The Parish council is Pilton, Stoke Doyle & Wadenhoe. There are three Oundle district councillors who represent the village on East Northamptonshire District Council. The village is represented through the Oundle county councillor on Northamptonshire County Council. The parliamentary constituency is Corby.
Listed buildings and structuresEdit
There are a number of listed buildings and structures within the village, all of which are grade II status, these include;
- 1 to 12, Wadenhoe Lane,
- 16, Main Street,
- 21 to 24, Pilton Road,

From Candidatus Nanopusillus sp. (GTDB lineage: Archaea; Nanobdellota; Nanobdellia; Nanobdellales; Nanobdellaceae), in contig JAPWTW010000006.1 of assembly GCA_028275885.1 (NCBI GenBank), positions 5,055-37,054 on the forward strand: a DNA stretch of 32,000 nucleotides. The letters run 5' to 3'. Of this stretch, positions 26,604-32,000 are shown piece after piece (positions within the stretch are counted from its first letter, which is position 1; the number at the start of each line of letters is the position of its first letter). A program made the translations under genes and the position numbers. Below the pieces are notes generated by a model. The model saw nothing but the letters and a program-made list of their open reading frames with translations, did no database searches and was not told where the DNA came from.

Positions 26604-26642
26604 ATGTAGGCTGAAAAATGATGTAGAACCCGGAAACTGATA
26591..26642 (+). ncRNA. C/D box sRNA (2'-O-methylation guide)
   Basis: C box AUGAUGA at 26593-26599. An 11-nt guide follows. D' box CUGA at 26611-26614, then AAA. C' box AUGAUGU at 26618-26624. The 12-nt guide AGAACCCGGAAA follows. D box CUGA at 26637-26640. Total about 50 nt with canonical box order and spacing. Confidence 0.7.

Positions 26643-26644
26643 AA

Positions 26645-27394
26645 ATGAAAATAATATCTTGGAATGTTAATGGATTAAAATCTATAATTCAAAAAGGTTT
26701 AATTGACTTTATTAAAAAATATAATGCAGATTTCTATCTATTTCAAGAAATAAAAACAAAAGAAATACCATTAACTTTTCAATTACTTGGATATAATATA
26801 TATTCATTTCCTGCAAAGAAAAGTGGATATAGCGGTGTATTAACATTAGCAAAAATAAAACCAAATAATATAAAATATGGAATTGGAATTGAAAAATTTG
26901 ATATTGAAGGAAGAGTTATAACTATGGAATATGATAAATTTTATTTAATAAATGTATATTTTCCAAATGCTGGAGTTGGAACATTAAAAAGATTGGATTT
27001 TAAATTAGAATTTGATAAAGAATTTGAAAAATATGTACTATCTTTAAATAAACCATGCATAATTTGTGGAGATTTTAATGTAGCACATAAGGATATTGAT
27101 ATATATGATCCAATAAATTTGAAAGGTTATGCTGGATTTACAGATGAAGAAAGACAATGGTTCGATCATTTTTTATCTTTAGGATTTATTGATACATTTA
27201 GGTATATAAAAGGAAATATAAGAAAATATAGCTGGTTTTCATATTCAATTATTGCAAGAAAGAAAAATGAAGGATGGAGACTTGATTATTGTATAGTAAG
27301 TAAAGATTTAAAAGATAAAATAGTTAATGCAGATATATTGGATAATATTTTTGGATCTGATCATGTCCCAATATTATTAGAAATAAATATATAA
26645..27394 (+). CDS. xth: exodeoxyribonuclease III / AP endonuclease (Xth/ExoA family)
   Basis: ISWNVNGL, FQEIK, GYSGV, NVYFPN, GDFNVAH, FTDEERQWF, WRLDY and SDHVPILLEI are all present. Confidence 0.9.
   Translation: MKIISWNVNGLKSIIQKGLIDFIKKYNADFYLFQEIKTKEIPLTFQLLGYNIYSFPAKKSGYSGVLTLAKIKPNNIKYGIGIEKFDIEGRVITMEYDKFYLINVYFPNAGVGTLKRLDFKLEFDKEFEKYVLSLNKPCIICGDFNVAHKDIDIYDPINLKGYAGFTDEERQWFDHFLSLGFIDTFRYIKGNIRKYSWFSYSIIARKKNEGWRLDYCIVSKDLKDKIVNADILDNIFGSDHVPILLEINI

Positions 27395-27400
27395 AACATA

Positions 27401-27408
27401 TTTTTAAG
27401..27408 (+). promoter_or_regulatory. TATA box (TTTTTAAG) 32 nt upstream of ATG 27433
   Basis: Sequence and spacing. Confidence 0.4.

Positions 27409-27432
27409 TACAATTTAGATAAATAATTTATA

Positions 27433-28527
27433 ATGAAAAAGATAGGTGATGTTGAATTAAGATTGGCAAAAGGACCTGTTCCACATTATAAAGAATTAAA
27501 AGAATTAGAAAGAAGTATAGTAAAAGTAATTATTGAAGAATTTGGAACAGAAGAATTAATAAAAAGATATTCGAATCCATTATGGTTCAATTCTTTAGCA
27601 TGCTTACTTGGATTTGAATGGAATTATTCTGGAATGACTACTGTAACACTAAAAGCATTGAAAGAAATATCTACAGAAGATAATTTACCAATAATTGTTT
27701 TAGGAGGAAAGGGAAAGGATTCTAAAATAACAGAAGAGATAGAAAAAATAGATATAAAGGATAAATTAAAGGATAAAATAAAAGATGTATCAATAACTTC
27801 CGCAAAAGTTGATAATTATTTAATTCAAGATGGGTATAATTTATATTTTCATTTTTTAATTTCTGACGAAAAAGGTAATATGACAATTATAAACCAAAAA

- 27, 31 to 34 Church Street, and Caroline Cottage,
- Barn Approximately 30 Metres West of Manor Farmhouse
- Barn Approximately 50 Metres South West of Home Farmhouse
- Church of St Michael and All Angels
- Dovecote Approximately 15 Metres West of Dovecote House, Pilton Road,
- Dovecote House, Pilton Road,
- Garden Lodge and Attached Stables Approximately 30 Metres North West of Wadenhoe House
- Group of 3 Chest Tombs and 3 Headstones Approximately 3 Metres North of North Porch of Church
- Group of 3 Chest Tombs and One Coffin Slab, Approximately 12 Metres North of North Aisle of Church
- Home Farmhouse
- K6 Telephone Kiosk (telephone Number Clopton 221) Main Street,
- Kitchen Garden Walls Approximately 20 Metres West of Wadenhoe House and Attached Outbuilding to East
- Manor Farm House and Attached Outbuilding
- Mill Farm Cottage
- South Lodge
- Stables Attached to South of Home Farmhouse